After smashing 2009 with the instant steppers’ classic “On the Ocean,” K’Jon is back with a new album Moving On in stores on April 20, 2012. “On the Ocean” is one of Billboard’s longest-running songs on the charts, clocking in 75 weeks. Can he duplicate that success? It doesn’t matter as long as the music gets out there for long-time fans, he tells Soultrain.com.
K’Jon: I was always in it in an early age, but I guess when I got serious it had to be when I was 14 or 15 years old when I started getting into hip-hop albums. I was always in love with music, but when I started getting into it myself I was recording hip-hop demos, which led me to recording R&B demos. I grew up around a lot of old school R&B—The Commodores, Temptations, Earth, Wind and Fire, Mighty Clouds of Joy, a lot of gospel, Marvin Gaye…I was riding around in the back seat not really knowing and absorbing all of this music. The Motown movement here in Detroit, who wouldn’t love the temptations and all these artists coming out of Detroit?
Soul Train: When did you first start looking for a record deal?
K’Jon: I wanna say that I actually put out a demo ten years ago. I did get called up sometime later. That had to be about 9 years ago. Those were some of my first works. I was a young man. I’m still a young man. I don’t really talk about the age thing. [Laughs]
Soul Train: Did you know “On the Ocean” was going to be as big as it was?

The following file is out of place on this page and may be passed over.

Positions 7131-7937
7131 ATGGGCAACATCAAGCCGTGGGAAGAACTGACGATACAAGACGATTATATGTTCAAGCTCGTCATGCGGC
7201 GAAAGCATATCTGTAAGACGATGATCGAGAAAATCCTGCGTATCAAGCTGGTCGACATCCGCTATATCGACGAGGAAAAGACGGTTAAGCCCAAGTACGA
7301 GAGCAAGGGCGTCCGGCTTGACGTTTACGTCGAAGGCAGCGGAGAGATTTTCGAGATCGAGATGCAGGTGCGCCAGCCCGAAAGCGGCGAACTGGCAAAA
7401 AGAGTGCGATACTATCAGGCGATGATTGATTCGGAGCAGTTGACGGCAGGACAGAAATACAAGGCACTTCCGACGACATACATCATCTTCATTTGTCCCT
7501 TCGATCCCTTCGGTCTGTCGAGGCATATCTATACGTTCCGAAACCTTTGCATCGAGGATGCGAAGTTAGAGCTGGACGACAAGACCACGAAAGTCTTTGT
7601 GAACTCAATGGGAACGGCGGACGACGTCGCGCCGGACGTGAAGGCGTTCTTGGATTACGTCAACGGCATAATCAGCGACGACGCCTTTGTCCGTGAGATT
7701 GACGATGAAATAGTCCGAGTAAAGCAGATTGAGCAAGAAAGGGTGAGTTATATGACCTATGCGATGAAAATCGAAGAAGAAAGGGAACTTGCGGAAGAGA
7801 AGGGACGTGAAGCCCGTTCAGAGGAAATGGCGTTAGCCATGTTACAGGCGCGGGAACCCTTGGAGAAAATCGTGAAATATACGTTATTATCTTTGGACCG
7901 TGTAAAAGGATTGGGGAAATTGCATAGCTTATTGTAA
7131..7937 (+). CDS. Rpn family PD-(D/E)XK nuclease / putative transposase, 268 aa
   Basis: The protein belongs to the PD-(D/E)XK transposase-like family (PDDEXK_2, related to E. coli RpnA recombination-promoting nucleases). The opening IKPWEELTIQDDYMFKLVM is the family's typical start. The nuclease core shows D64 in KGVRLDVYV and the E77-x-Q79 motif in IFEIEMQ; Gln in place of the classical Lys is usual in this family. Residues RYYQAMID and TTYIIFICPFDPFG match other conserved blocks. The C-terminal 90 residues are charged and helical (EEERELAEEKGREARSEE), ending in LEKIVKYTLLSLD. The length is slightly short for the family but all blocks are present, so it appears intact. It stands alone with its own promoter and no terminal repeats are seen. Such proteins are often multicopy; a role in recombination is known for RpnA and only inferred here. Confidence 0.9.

K’Jon: Honestly, I did not know it would be that huge. I know it was good, because I put it out on all three independent albums, and I had it on a major release. I knew the record was special because I kept putting it out there in front of people. But I couldn’t have forecasted that. It was quite a surprise for me.
Soul Train: Is there a challenge to make another hit as big as “On the Ocean?”
K’Jon: No, I don’t think it’s a challenge, not within myself. People will always be connected to “On the Ocean.” When I think of John Legend, he’s had so many songs but I think of “Ordinary People.” But it’s great when people can identify music with the artist years later.
Soul Train: What can listeners expect on the new album?
K’Jon: You’re going to see a well-rounded K’Jon. You’re going to see his experiences in life, where he is in his life and his journey. I’m hoping to increase the fan base. We definitely have songs in the vein of “On the Ocean” that will tug at your heart. You’re going to smile, you’re going to feel good, you’re going to be uplifted, you’re going to party, and you’re going to love your family. It’s just a well-rounded dedication.
Soul Train: Who did you collaborate with on this album?
K’Jon: The talent — the vocal talent – comes from some of the artists out of my label, Up and Up Records. With producers, the most notable producer I’ve worked with is Neff-U as well as Adonis, who’s a big-time producer out of Atlanta. Those were my highlights of collaborating on this project.
Soul Train: What’s next for K’Jon in the years to come?
K’Jon: I want to push this album until the wheels come off. I don’t want to have any regrets in the future. I’m the CEO of my company as well. It’s more than just being an artist. It’s going behind the scenes and pushing the music as well. I want to work this project and be the best that I can be. This can take me to different venues, like film, clothing, and just being a businessman. I think if I push the envelope harder, then these things will happen not only for me but for my family.
— Aaron Foley